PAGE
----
The levels of activity of monkey putamen neurons were studied during multistage behavior. Two groups of neuron activity patterns were identified. One was a pattern of low activity, less than twice the background level; the other was a pattern of high activity, exceeding the background by a greater factor. Neither type of pattern was linked with defined neurons, but both were associated with particular stages in the behavior. Low-activity patterns were recorded primarily at stages associated with the warning signal and receipt of the food reward at the stages completing the task. High-activity patterns were associated with the animal performing actions in response to the conditioned stimulus and with the decision-taking stage, when performance of the actions involved selection of the right or left hand. In addition, the number of these patterns increased significantly in relation to signals indicating correct performance of the task. Key moments in the behavior were found to be associated with increases in the numbers of high-activity patterns and simultaneous decreases in the number of low-activity patterns.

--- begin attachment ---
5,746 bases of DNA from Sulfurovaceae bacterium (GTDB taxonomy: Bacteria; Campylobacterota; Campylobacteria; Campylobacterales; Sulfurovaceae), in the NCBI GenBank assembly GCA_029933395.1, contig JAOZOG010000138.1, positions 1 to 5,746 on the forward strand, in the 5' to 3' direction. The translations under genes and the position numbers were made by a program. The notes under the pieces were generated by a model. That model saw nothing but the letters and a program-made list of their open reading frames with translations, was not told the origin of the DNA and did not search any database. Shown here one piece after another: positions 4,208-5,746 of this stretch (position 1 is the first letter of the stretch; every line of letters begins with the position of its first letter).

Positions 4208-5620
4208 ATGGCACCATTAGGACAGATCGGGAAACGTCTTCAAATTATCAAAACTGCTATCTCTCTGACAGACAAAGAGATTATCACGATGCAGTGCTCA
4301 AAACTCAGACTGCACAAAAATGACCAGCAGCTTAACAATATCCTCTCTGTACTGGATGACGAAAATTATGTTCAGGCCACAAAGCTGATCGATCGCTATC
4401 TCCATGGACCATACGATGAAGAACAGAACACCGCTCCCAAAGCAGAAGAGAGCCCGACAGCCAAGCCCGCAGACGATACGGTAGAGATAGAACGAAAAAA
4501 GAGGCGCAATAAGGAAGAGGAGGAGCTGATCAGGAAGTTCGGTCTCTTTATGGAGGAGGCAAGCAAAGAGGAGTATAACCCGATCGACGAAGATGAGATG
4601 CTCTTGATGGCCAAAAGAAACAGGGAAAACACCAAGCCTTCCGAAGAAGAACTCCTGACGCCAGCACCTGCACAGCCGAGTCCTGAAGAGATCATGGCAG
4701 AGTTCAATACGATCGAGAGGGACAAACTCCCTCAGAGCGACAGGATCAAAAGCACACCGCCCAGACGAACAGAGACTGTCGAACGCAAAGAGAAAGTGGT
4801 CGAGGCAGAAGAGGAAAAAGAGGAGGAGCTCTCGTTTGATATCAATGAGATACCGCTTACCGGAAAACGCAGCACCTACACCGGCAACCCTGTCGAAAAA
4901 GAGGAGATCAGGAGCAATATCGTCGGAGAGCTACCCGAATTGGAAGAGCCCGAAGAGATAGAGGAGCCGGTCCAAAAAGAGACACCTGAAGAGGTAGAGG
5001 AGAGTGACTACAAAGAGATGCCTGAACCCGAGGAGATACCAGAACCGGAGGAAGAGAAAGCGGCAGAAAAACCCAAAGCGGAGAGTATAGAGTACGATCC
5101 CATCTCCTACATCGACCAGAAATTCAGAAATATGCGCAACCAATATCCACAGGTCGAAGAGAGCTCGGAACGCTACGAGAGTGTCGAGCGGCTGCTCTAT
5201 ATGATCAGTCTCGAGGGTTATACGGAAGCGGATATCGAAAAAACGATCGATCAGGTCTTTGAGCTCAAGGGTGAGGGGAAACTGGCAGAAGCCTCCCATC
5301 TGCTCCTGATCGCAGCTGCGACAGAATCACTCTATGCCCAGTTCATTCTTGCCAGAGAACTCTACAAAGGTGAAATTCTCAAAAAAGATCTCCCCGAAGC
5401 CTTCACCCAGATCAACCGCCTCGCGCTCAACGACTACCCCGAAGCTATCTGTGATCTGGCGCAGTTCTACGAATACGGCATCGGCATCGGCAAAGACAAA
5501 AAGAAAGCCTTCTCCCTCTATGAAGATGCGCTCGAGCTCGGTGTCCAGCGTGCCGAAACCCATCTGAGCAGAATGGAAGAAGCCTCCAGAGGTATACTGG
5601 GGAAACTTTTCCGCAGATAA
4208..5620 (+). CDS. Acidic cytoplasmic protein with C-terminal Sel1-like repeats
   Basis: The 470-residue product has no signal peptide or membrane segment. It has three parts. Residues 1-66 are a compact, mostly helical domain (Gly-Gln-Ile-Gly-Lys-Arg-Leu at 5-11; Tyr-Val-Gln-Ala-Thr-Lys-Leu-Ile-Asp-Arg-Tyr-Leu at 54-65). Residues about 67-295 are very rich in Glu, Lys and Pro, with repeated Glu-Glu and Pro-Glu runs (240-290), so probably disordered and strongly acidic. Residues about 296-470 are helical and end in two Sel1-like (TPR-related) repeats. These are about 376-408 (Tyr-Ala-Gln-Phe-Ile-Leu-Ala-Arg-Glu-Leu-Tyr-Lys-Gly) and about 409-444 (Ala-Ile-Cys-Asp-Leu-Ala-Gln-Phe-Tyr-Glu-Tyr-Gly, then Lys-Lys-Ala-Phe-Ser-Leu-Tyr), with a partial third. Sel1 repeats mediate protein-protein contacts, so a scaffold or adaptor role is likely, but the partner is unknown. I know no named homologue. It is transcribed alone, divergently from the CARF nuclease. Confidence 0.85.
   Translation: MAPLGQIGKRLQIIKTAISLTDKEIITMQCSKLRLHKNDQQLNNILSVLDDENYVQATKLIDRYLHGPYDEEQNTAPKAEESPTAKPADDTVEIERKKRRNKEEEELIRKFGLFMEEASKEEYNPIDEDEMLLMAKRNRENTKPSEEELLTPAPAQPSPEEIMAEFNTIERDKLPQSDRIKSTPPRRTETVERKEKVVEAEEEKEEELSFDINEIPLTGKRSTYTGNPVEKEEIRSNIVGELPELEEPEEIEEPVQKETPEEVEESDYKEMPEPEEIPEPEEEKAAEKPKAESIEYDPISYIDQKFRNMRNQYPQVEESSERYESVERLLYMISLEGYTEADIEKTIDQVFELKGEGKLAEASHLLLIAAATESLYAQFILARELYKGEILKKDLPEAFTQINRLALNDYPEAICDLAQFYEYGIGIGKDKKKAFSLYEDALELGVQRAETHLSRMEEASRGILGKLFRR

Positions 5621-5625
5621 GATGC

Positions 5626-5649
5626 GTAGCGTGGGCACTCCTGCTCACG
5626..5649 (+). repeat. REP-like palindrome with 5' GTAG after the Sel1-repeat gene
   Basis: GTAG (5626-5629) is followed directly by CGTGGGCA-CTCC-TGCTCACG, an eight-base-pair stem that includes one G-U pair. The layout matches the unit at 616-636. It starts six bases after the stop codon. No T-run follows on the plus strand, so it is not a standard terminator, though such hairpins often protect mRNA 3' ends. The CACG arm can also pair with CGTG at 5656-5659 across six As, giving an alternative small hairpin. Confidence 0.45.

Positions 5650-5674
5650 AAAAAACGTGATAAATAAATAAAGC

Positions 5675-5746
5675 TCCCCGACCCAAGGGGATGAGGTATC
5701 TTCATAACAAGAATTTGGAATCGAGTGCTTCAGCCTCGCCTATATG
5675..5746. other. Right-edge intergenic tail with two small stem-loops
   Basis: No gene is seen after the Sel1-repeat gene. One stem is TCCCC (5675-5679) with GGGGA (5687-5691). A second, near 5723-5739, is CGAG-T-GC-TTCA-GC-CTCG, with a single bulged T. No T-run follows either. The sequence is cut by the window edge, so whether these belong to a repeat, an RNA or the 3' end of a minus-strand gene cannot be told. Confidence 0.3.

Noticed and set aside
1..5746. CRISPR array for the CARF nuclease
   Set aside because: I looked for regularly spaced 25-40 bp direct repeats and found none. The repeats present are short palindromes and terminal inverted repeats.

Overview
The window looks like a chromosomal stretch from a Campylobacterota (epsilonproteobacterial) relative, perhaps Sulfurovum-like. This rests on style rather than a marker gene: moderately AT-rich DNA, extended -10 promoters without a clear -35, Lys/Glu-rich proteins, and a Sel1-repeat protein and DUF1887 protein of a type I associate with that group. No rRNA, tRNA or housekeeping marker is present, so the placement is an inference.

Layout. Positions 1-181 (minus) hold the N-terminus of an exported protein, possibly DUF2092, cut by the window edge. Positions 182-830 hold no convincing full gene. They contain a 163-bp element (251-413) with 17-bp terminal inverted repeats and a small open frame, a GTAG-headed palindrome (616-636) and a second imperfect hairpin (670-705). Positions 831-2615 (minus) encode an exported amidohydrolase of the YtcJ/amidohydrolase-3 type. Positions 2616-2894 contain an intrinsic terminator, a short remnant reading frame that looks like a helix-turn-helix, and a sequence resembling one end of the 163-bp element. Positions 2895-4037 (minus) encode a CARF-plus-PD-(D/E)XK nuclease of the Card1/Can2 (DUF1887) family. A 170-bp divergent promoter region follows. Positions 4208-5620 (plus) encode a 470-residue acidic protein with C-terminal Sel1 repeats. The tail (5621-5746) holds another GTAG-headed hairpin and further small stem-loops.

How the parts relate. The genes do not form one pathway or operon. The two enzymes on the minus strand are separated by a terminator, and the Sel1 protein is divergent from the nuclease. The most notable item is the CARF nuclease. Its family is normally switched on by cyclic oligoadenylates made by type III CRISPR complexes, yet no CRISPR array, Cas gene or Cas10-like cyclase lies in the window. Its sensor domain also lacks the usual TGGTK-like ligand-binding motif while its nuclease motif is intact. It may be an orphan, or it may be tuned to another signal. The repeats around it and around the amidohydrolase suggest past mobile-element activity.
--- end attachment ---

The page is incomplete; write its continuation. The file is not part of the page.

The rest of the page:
|Original language||English (US)|
|Number of pages||6|
|Journal||Neuroscience and Behavioral Physiology|
|State||Published - Jan 2008|
- Patterns of neuron activity
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